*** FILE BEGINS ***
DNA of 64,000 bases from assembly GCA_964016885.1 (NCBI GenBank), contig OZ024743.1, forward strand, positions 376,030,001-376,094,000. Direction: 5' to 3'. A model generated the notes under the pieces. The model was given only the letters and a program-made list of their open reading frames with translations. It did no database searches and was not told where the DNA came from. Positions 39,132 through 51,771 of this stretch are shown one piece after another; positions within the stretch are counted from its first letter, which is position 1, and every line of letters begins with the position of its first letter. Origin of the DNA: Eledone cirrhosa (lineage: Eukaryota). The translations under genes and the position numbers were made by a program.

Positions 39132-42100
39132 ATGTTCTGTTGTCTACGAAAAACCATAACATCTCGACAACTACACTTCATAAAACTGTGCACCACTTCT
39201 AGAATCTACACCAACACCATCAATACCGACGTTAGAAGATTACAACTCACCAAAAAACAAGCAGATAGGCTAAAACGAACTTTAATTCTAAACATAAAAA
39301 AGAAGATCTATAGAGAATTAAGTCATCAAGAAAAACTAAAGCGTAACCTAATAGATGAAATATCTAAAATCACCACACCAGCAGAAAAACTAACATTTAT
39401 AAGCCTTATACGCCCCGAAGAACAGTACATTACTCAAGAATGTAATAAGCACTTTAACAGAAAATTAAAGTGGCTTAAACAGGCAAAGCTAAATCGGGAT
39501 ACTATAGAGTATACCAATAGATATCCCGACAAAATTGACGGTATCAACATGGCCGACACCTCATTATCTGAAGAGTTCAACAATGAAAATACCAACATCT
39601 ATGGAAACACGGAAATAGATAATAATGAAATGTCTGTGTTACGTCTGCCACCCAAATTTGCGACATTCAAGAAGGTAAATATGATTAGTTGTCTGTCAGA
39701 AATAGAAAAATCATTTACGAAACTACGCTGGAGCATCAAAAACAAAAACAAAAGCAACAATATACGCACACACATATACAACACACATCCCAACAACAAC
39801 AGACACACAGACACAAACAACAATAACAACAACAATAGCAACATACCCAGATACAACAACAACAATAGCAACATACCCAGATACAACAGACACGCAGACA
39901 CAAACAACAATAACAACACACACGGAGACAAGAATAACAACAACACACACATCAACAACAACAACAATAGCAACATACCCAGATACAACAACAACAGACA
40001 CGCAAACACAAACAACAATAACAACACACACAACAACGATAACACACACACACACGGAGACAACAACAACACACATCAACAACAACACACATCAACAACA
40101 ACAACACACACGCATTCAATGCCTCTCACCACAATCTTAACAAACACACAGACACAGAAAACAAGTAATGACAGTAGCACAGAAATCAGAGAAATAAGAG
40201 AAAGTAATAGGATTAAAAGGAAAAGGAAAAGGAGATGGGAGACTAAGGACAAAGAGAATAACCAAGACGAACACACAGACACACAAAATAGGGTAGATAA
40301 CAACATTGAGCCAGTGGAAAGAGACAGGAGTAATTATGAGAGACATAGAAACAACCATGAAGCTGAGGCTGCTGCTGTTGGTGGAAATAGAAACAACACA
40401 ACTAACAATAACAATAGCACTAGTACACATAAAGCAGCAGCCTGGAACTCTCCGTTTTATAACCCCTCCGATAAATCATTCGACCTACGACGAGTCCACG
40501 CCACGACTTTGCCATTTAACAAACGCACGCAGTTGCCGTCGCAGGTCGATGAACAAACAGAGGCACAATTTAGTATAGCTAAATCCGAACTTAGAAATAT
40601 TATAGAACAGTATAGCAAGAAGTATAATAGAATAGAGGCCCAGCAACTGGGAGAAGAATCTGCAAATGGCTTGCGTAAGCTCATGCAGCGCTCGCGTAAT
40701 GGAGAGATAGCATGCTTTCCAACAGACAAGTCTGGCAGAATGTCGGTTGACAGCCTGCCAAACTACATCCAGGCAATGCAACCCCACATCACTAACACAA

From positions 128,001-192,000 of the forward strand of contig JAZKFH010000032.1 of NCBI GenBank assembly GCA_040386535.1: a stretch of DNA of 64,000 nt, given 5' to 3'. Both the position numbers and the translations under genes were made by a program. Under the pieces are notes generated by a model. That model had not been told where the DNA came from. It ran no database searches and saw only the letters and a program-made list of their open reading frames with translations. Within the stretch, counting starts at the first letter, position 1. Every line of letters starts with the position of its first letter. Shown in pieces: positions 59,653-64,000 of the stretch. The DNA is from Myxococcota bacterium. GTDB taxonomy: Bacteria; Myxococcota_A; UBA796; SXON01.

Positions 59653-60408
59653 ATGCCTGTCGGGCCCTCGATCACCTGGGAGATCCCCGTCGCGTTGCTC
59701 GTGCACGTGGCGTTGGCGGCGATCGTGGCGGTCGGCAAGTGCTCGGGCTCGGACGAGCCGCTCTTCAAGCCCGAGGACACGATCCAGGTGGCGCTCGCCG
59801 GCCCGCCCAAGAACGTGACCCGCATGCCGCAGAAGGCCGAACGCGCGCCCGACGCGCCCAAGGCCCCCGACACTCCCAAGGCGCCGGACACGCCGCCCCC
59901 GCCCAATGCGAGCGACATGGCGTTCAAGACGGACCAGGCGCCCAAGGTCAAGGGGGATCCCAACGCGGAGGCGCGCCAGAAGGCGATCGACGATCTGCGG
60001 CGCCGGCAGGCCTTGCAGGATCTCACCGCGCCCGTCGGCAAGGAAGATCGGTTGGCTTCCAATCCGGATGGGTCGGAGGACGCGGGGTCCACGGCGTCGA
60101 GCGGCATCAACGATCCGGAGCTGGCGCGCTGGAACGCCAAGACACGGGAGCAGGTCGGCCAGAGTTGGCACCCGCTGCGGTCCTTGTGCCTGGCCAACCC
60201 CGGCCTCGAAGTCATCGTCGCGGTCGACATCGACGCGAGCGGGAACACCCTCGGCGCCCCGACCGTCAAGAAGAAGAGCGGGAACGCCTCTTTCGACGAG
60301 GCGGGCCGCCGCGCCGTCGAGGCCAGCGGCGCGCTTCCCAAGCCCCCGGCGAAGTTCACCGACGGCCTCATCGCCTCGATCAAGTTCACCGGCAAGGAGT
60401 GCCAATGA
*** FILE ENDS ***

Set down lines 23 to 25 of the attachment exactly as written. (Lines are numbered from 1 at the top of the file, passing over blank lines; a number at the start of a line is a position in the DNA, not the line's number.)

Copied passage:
59701 GTGCACGTGGCGTTGGCGGCGATCGTGGCGGTCGGCAAGTGCTCGGGCTCGGACGAGCCGCTCTTCAAGCCCGAGGACACGATCCAGGTGGCGCTCGCCG
59801 GCCCGCCCAAGAACGTGACCCGCATGCCGCAGAAGGCCGAACGCGCGCCCGACGCGCCCAAGGCCCCCGACACTCCCAAGGCGCCGGACACGCCGCCCCC
59901 GCCCAATGCGAGCGACATGGCGTTCAAGACGGACCAGGCGCCCAAGGTCAAGGGGGATCCCAACGCGGAGGCGCGCCAGAAGGCGATCGACGATCTGCGG